Pirate ships usually carried the same complement of crewmen as the ships of navies and merchant traders. Every crewman knew his responsibilities in the mechanical function of sailing a ship, and knew what was expected in the heat of battle. One of the undeniable attributes that virtually all pirates possessed was that of able-bodied seamanship. Laziness or incompetence from any member created more work for others and also posed a threat of disaster for the rest of the crew during times of peace or battle. Such behavior was never tolerated.
The major variation between pirate crews and those of formal sailing vessels was the level of power and respect afforded the officers. Many pirates inherently despised the ruthless authority that they'd endured at the hands of naval commanders and the officers of merchant ships. As pirates, they learned to demand equality and respect. One of the key factors that created that equality and separated pirates from traditional seamen was simply that every pirate was armed to the teeth and capable of inflicting serious harm.
Leader of the Pack
Many pirate crews included an informal council to make important decisions by majority rule, and one of the most important of those decisions was to select a ship's captain. In running down prey at sea and in the actual heat of battle, every experienced sailor for thousands of years has known one inviolable rule: only one man can be in control of the ship, and that control must be absolute. On land, raiding bandits could afford a certain amount of autonomy. At sea, with nowhere to go but the deck beneath a sailor's feet, a single nonconformist acting individually could get an entire crew killed.
Elected captains on pirate ships were chosen for their leadership, their tactical knowledge for closing in on prey vessels, and their ability to orchestrate a successful boarding without destroying the target or harming the cargo. Pirate captains also needed to know trade routes and the locations of potential prizes. When in port, a good captain would intentionally cruise taverns, not so much to drink and make merry, but to gather every tidbit of information possible about incoming and departing ships, and the cargo they carried. For his efforts, the successful pirate captain received additional shares of plunder.
If a captain failed to produce potential prizes, or if he made tactical decisions that caused damage to the ship or cost lives, the crew would quickly depose him and install a new shipmate in his place. Usually accepting the majority decision of the crew, the deposed captain would simply assume other duties as a crewman.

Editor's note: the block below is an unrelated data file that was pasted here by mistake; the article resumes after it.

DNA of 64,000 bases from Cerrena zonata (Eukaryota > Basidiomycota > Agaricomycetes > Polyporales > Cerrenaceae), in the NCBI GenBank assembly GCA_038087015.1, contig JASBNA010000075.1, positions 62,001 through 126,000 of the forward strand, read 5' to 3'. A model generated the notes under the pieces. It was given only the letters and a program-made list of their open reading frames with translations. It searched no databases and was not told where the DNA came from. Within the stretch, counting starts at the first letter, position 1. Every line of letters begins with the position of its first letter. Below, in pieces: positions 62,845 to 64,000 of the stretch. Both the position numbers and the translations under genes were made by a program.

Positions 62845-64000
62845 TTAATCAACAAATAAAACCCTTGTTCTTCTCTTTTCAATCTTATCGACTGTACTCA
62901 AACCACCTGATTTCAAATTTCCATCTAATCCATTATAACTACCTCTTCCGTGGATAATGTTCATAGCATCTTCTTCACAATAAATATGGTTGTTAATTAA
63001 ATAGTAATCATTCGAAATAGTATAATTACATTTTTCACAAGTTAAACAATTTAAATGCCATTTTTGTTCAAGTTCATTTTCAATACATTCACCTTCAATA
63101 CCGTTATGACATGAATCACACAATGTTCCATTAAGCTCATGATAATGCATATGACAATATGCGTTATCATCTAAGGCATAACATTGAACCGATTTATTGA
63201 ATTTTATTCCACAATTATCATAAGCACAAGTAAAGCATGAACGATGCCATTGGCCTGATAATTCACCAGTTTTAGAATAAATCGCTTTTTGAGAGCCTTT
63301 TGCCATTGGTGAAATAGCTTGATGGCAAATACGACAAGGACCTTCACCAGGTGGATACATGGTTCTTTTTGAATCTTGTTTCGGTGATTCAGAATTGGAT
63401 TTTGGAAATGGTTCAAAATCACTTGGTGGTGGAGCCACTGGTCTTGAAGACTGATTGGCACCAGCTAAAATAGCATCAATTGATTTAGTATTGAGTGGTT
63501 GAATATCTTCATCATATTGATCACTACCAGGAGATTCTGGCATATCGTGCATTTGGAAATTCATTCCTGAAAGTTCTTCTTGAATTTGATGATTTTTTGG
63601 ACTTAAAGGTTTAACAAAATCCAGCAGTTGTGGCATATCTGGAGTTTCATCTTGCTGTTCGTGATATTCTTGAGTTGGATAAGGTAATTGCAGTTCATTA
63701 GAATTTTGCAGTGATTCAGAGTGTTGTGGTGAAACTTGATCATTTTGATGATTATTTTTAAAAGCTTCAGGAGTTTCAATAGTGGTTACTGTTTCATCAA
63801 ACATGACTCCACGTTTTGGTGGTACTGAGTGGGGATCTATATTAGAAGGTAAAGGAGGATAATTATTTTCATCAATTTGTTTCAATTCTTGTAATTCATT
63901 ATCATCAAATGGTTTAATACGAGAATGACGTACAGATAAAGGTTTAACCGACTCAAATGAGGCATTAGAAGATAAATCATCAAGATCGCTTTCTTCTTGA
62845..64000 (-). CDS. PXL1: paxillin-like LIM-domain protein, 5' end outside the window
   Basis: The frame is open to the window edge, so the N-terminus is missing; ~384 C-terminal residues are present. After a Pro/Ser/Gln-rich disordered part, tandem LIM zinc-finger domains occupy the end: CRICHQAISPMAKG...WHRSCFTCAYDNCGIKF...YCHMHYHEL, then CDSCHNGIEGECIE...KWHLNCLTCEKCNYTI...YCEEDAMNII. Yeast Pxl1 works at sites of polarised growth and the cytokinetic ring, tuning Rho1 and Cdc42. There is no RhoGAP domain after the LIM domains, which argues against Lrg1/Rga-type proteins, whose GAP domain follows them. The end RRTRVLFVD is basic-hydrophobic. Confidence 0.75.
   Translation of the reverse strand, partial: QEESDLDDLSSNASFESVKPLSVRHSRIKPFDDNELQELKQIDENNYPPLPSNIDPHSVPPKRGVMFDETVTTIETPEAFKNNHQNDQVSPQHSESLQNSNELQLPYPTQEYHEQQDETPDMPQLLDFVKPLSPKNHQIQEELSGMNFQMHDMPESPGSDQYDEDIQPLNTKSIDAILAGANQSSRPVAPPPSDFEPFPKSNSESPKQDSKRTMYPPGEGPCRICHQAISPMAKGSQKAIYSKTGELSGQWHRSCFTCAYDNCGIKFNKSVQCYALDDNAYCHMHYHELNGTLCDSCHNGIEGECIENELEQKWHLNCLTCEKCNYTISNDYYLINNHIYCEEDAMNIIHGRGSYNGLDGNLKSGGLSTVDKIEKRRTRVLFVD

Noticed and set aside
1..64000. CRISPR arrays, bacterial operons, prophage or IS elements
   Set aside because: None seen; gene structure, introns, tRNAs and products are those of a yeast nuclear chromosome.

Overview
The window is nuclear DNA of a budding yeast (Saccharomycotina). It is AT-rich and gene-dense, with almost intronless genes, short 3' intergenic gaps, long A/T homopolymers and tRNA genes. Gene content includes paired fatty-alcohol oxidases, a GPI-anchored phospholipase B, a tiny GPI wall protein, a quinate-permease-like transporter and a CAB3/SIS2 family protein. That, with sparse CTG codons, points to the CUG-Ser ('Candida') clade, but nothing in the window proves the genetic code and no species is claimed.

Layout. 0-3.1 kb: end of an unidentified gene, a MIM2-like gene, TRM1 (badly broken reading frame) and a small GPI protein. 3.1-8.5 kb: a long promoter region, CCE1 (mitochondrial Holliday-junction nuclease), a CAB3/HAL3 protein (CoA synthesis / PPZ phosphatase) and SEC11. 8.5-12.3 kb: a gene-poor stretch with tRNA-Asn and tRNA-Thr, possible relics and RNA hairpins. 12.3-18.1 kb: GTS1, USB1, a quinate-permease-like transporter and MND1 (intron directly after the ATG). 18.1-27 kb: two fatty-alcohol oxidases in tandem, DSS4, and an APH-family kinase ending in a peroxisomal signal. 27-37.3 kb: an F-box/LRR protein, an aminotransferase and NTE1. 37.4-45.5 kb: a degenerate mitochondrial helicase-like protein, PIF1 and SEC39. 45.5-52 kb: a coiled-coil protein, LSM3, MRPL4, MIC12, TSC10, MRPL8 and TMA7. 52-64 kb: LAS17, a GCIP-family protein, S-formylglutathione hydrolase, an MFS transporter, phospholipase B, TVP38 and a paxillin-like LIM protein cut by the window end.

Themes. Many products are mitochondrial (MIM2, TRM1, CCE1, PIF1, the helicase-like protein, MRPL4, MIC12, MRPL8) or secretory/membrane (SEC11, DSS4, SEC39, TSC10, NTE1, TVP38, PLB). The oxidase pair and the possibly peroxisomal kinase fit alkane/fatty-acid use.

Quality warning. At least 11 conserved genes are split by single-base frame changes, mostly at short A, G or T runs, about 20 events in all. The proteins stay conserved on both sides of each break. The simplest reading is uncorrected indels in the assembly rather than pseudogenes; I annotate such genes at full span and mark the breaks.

Some pirate captains took control of their ships by intimidation and imposition rather than by democratic procedures. These captains, such as the infamous Blackbeard and buccaneer Henry Morgan, maintained their control by supplying their crews with repeated successes. Those that failed to do so faced mutiny, imprisonment, or even death.
Lieutenant and Ship's Master
Boatswain and Helmsman
What kind of ammunition was used in cannons?
On a few pirate vessels, it seems that the quartermaster was second in ship's power only to the captain. On most ships, however, the quartermaster was responsible for keeping track of ship stores and inventory. Part of those duties involved keeping track of plunder and helping with its distribution among the crew. He would also serve as arbiter for disputes among crewmembers, and as the liaison between a ship's crew and its captain.
One of the busiest seamen onboard any early sailing vessel was a ship's carpenter. Wooden ships were, by their very nature, continually in need of repair from water damage, wear and tear on the many constantly moving parts, and damage resulting from combat. It's probable that most pirate ships were not given anywhere near the same attention that naval and merchant ships received in regard to carpentry. In the absence of a ship's surgeon and having skill with saws, the carpenter might also participate in amputating the limbs of fellow pirates who were seriously wounded in combat or shipboard accidents.